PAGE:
October 16, 2012
50 and still growing: University's reactor, nuclear engineering program celebrate anniversary and focus on future research, education contributions to industry
Since it was first powered up 50 years ago in Ward Hall, the nuclear reactor at Kansas State University has been helping the College of Engineering with four key objectives when it comes to nuclear engineering: education, research, outreach and training.
A closed ceremony Oct. 16 at the reactor, featuring current and past faculty members as well students and College of Engineering administrators, will be conducted in Ward Hall. It includes powering up the reactor at 8:27 p.m. -- the same time it was first brought to power on Oct. 16, 1962.
Kansas State University's reactor is one of only 25 operating university research reactors in the nation, which gives the university an advantage in performing both nuclear research and training new nuclear engineers, said Jeff Geuther, manager of the university's reactor.
Today the reactor is licensed to operate at up to 1250 kW of thermal power, a significant increase from its first license, which only allowed it to operate at 100 kW of thermal power, Geuther said.
As the nuclear engineering field has changed, so has Kansas State University's program. Up until 1996 the nuclear engineering program was a separate department. But because of a nationwide decrease in nuclear engineering enrollment, the university merged the nuclear and mechanical engineering programs into the department of mechanical and nuclear engineering.
The move was made to preserve the nuclear program, which now enjoys a strong enrollment, Geuther said.
While around 2,000 people tour the reactor facility each year, its main focus remains on research and education.
"The research focus in the nuclear engineering program has narrowed somewhat, with a heavy emphasis on radiation detection," said Ken Shultis, professor of mechanical and nuclear engineering professor. "This is partly due to the large amount of funding available for neutron detector development."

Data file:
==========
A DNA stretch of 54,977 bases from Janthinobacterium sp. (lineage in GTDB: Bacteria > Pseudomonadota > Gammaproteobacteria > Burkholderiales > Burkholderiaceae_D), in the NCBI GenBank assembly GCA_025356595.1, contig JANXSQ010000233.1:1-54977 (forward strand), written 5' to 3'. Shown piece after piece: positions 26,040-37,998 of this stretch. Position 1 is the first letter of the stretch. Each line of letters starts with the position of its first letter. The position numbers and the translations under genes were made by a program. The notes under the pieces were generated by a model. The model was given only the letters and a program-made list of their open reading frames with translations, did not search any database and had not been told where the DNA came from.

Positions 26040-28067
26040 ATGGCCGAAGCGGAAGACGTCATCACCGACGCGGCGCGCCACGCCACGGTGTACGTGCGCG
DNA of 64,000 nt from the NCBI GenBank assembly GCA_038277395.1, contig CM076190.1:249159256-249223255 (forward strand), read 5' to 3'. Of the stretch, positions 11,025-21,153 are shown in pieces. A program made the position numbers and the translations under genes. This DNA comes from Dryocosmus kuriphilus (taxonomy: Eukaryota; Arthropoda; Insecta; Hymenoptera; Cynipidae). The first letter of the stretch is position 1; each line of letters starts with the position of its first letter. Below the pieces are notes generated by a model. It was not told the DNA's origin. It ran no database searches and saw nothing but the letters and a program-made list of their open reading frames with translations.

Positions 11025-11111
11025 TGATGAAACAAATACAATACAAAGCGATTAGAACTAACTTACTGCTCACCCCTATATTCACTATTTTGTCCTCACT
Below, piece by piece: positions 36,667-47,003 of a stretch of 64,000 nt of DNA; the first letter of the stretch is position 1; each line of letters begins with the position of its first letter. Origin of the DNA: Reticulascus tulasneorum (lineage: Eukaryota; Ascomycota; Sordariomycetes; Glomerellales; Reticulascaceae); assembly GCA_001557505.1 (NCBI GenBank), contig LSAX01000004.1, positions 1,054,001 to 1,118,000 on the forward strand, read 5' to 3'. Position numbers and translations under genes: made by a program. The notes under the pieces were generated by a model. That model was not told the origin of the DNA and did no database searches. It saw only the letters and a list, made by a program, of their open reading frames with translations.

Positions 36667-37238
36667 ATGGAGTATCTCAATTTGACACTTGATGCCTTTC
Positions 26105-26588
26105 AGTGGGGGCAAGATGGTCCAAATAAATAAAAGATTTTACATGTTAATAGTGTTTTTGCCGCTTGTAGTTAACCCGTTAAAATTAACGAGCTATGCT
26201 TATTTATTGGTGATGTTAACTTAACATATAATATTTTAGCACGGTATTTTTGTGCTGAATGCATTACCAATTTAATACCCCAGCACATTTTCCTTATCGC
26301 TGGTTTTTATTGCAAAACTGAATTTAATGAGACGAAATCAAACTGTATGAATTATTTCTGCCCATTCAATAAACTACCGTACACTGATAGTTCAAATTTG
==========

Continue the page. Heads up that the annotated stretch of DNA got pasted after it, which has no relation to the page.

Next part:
Kansas State University has become a national leader neutron detector development, which includes neutron detector testing. Nuclear engineering faculty have secured several large grants from the U.S. departments of Defense and Energy, National Science Foundation and industry sources.
Several classes use the nuclear reactor. Students operate the reactor under supervision of Geuther's staff and qualified faculty to perform laboratory experiments. Many other classes have students come in for tours or the classes will use samples irradiated in the reactor's core for experiments and projects -- again, all under proper supervision.
Some Kansas State University undergraduates obtain licensing by the Nuclear Regulatory Commission to operate the reactor, gaining worthwhile experience that will help them in securing a job in the nuclear industry, Geuther said.
"These students make great contributions to the operation and maintenance of the facility," he said. "The ability to operate a nuclear reactor as part of course work helps reinforce key concepts learned in class, and helps prepare students for future careers in the nuclear power industry or nuclear reactor design."
Geuther said job prospects in the industry are good.
"The nuclear workforce is aging, with an average age of worker at approximately 50 years old," he said. "Therefore, new nuclear graduates are in high demand to fill positions left vacant as workers retire."
The need for new nuclear engineers is being aided by renewed interest in building nuclear plants, Geuther said. According to the Nuclear Energy Institute, the NRC is currently reviewing license applications for 16 new nuclear power plants in the U.S.
More information on Kansas State University's nuclear engineering program and reactor is available at www.mne.ksu.edu/research/centers/reactor.